While many Charleston County teachers are satisfied with their principals' leadership, far fewer say the same about their associate superintendents or the superintendent, according to a survey of about 25 percent of the district's teachers.
Sixty-eight percent of the 867 teachers surveyed consider their principals to be effective leaders, the highest approval rating principals have received in the three years that the Charleston County Teacher Alliance has surveyed its membership.
Associate superintendents and outgoing Superintendent Maria Goodloe-Johnson didn't rate nearly as well, with 39 percent of respondents saying their associate superintendents were effective leaders and 48 percent saying the same about Goodloe-Johnson. Many teachers didn't take a position on the effectiveness of their associate superintendents (34 percent neither agreed nor disagreed that their associate superintendent was efficient) or the superintendent (26 percent).
"In some ways, this survey is a celebration of building-level leaders and a condemnation of district-level leaders, in some areas," said Andrew HaLevi, founder of the alliance. "This survey is a cry out from teachers to the district office to respond to their needs."
Goodloe-Johnson has accepted the superintendent's job in Seattle; her last day with the school district here is June 14.
The district alliance was formed in 2003 to give teachers a voice; the group offers free membership to any district teacher.
The 867 responses from the alliance's 1,560 members is a terrific sample of the alliance members' perspective, said David Mann, a political science professor at the College of Charleston who specializes in survey research. National polls survey only 1,500 people out of a pool of more than 301 million, and those results are valid, plus or minus 3 percent, he said.
It can't be assumed, however, that the results represent the views of the 2,000 teachers who didn't complete the survey, he said.
HaLevi said the highlighted issues, along with officials' response, will determine whether the district will make the needed improvements. The focus has to be on meeting teachers' needs in helping students, he said.
"The teachers are waiting and listening, and the district can't escape," he said.
Survey respondents gave principals high marks on protecting their teaching time and ensuring there are focused and productive faculty meetings. The lowest ratings principals received were on protecting teachers' planning time and tolerating ineffective staff members.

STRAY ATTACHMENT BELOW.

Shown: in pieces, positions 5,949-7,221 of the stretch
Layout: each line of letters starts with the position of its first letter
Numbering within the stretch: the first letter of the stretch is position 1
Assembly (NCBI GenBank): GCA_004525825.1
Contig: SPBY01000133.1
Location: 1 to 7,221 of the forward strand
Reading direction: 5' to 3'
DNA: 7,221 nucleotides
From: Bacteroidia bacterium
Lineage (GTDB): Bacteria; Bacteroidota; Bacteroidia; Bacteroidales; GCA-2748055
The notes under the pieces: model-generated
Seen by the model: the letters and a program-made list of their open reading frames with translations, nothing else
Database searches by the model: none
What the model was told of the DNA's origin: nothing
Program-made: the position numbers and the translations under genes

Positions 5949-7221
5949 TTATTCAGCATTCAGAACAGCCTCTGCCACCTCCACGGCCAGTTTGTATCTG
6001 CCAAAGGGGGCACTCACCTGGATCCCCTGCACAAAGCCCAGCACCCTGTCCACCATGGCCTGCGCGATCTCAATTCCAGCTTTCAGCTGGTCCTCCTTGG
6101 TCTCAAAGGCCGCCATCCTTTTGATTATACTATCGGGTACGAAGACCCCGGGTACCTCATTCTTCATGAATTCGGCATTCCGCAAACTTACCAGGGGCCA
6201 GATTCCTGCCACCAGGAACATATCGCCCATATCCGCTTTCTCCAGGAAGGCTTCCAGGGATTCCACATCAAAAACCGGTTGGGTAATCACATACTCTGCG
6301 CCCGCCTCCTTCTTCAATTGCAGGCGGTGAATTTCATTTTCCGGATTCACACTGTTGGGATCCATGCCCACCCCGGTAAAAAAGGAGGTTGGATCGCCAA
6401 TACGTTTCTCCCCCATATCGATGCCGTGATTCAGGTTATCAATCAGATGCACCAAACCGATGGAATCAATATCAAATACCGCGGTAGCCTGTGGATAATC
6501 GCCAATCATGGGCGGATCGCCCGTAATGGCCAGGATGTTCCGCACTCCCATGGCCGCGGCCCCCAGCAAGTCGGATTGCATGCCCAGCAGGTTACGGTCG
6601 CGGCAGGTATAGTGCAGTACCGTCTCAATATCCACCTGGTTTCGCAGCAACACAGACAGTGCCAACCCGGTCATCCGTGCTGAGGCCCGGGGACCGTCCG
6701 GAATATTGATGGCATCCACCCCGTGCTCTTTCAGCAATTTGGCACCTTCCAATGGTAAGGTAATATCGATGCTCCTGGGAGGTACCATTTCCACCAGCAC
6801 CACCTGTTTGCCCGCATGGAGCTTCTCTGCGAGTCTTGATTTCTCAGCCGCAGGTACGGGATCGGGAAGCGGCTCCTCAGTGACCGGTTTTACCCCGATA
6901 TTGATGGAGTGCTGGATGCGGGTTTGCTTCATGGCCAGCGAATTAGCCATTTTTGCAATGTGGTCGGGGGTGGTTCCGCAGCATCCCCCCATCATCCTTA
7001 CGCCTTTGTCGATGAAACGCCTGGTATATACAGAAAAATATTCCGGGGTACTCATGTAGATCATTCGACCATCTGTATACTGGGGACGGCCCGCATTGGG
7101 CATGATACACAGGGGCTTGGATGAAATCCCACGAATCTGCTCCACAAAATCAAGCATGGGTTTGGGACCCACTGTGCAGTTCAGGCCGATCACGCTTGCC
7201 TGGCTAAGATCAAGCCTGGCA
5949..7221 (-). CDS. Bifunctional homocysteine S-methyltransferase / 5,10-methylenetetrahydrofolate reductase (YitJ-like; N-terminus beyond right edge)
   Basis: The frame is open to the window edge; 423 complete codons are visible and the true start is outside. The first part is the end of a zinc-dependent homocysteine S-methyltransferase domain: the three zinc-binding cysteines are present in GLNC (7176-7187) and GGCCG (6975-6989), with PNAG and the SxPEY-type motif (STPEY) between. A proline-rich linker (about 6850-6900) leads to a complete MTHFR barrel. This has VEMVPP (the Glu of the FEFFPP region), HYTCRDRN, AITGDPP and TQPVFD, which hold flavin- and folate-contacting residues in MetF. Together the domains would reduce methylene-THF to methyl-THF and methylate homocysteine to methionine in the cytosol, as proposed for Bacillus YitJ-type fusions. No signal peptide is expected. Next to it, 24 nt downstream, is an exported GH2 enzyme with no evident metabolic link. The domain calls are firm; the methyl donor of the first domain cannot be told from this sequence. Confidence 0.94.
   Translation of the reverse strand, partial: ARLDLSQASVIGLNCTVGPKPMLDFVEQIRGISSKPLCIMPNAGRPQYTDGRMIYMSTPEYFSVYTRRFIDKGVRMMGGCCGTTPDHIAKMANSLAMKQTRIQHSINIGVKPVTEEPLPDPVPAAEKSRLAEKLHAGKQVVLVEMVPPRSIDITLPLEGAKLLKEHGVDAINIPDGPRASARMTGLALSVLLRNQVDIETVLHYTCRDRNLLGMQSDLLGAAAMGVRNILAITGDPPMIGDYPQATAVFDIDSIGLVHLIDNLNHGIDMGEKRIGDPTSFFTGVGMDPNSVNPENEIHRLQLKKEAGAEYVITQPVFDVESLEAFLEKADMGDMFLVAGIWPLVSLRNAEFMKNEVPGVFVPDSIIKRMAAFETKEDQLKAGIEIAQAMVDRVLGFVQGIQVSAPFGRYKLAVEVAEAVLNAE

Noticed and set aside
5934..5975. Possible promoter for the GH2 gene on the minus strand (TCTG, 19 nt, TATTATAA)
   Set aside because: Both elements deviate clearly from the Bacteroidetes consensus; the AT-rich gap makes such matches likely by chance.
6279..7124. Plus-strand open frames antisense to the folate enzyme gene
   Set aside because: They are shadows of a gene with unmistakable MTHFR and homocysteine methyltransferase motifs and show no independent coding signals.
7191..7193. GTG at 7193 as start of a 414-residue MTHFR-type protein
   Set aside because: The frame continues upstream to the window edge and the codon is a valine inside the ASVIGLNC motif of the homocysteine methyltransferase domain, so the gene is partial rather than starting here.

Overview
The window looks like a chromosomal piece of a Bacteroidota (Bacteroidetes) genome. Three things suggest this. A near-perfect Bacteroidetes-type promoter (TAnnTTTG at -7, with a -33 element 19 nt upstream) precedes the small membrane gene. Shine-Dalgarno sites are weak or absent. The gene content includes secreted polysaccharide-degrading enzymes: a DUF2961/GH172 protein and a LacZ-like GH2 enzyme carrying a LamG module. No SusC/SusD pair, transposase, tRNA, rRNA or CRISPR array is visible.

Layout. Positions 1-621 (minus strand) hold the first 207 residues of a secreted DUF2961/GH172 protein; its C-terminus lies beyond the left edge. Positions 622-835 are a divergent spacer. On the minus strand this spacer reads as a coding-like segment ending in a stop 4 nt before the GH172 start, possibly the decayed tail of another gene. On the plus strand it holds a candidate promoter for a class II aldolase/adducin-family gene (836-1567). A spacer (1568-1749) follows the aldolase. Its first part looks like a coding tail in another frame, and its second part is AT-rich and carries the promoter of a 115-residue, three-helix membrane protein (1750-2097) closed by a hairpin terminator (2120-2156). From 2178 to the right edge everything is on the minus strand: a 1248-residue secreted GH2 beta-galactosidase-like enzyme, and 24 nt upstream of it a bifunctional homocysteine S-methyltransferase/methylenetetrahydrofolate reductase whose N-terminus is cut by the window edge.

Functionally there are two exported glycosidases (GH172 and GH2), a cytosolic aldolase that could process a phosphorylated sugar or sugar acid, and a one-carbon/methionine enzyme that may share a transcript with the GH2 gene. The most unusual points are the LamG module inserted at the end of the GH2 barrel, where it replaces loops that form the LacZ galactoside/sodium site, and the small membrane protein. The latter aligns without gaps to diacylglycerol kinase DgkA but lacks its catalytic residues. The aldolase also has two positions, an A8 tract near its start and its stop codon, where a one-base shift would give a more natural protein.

Teachers' survey responses indicate that they want their principals to be in their schools more frequently, and Nancy McGinley, district chief academic officer and incoming superintendent, agreed that should happen. She plans to survey principals to find out when and why they are leaving their school buildings, she said. Depending on those results, McGinley said the district could restrict principals to off-site meetings only after the school day ends.
She also planned to talk with associate superintendents who supervise principals who got low approval ratings. That perception should be addressed as part of principals' performance reviews, she said, but the district wouldn't reassign anyone based on the survey.
On associate superintendents
Teachers either don't understand the district's chain of command and roles of the associate superintendents or don't feel comfortable going to their associate superintendents if problems arise, HaLevi said. That means teachers are more likely to feel disconnected with the system and leave the district.
The district's five associate superintendents serve as liaisons between the district's office and principals. Associate superintendents have fared poorly on the alliance's survey for the past three years, and this year marks the second time the alliance has asked the district to revise their duties to be more responsive to teachers' needs.
"This is a really broken part of the system," HaLevi said.
McGinley said the district needs to get the word out to teachers about what associate superintendents actually do.
On the superintendent
Teachers want the superintendent to speak directly to teachers consistently and in a way that engages them, and Goodloe-Johnson fell short in this area, HaLevi said. Teachers understand that the superintendent has a difficult job, but they also think she doesn't listen enough and doesn't act on their concerns, he said.
About 25 percent of respondents said the superintendent seeks teachers' input before making important decisions, and 17 percent neither agreed nor disagreed.
Goodloe-Johnson, who got the survey results more than two weeks ago but had not read them as of Monday, said she communicates with teachers in three ways — online teacher chats, in-person teacher chats and e-mail newsletters — and she's not received feedback that teachers don't have options to communicate with her. If she hears concerns from teachers, she uses the e-mail newsletter to describe her response answering personal questions. Goodloe-Johnson said she does listen to teachers' feedback, despite the survey's results.
"It's a disconnect for a limited group of teachers," she said of the survey.
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